Along with seven other institutions, GGC will work to increase global engagement on campus by forming leadership teams to work on strategic planning and student outcomes, attending community meetings in Washington, D.C., and participating in site visits, peer reviews and other activities.
Barbara Hill, project director and senior associate for internationalization at ACE, says: "We are very pleased to welcome a very qualified and energized cohort this year. Though they represent diverse geographic regions, institution types and sizes, the cohort will be able to share practical ideas and solutions that will ultimately enhance the student experience."
The other selected institutions are: Fielding Graduate University, California; Montana State University, Montana; Monroe Community College, New York; Universidad Metropolitana, Puerto Rico; University of Wisconsin River Falls, Wisconsin; University of Wyoming, Wyoming; and Webster University, Missouri. ACE has hosted 59 schools in the Internationalization Laboratory since 2003. GGC is only the second Georgia institution selected to participate.
Romig joins Jackson EMC as mechanical engineer
Brittany Romig, an engineer with a background in building structures, mechanical systems and energy efficiency, has joined Jackson Electric Membership Cooperation (EMC).
Romig will support commercial/industrial members throughout cooperative's 10-county service area, providing assistance with energy audits, efficiency improvements, process optimization, HVAC design, lighting and more. A native of Cumming, Romig is a graduate of the University of Georgia with a B.S. in Agricultural Engineering. As a student, she received the University of Georgia's R.H. Driftmier Achievement Award for the Highest Academic Achievement in Engineering. Romig previously worked as a mechanical engineer with Setty and Associates, a Fairfax-Va.-based engineering consulting firm.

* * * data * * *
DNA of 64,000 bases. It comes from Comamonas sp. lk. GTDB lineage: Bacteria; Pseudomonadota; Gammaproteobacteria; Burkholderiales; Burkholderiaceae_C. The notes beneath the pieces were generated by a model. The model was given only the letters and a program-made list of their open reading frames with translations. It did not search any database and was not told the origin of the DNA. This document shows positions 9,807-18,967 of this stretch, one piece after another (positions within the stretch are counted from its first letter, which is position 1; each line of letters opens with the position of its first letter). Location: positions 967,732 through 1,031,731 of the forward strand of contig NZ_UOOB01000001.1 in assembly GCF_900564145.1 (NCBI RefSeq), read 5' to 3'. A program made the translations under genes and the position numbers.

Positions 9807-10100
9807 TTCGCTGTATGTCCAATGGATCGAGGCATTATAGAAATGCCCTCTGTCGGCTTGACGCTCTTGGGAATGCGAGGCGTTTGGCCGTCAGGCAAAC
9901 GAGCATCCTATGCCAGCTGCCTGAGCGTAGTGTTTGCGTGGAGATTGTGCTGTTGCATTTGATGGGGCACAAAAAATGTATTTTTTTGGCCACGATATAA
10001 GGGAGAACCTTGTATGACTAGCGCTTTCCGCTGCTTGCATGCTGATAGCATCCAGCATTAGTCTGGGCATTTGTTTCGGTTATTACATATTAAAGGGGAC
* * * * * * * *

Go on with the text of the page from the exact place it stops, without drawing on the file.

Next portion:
(From previous edition)
Despite the smaller forts and batteries located to the south and west, the town's citadel and the heart of the frontier defense system was Fort Frederica. In his Journal, John Percival (the earl of Egmont) remarked that the "bay within was very secure for shipping" and the southern mouth of the Altamaha River "land lock'd from the Winds."
Oglethorpe had observed a high bluff in January 1734 while reconnoitering Georgia's coastal Sea Islands in search of a suitable fort site. The bluff's elevation and location provided a commanding view of inland waterways and the salty sea marshes as well as protection from invasion. The fact that the land had previously been cleared for an "Indian old field" made this strategically important location even more attractive.
Accompanied by 30 men, Oglethorpe returned to this setting by February 18, 1736. He traced out a fort with four bastions, "dug enough of the ditch and raised enough of the Rampart for a sample for the Men to work upon." Grass was cut into turf from the Indian old field and used in sodding the fort. By September 1738 Oglethorpe's regiment consisted of six companies, each with about 125 men. An imposing barracks was constructed to house them.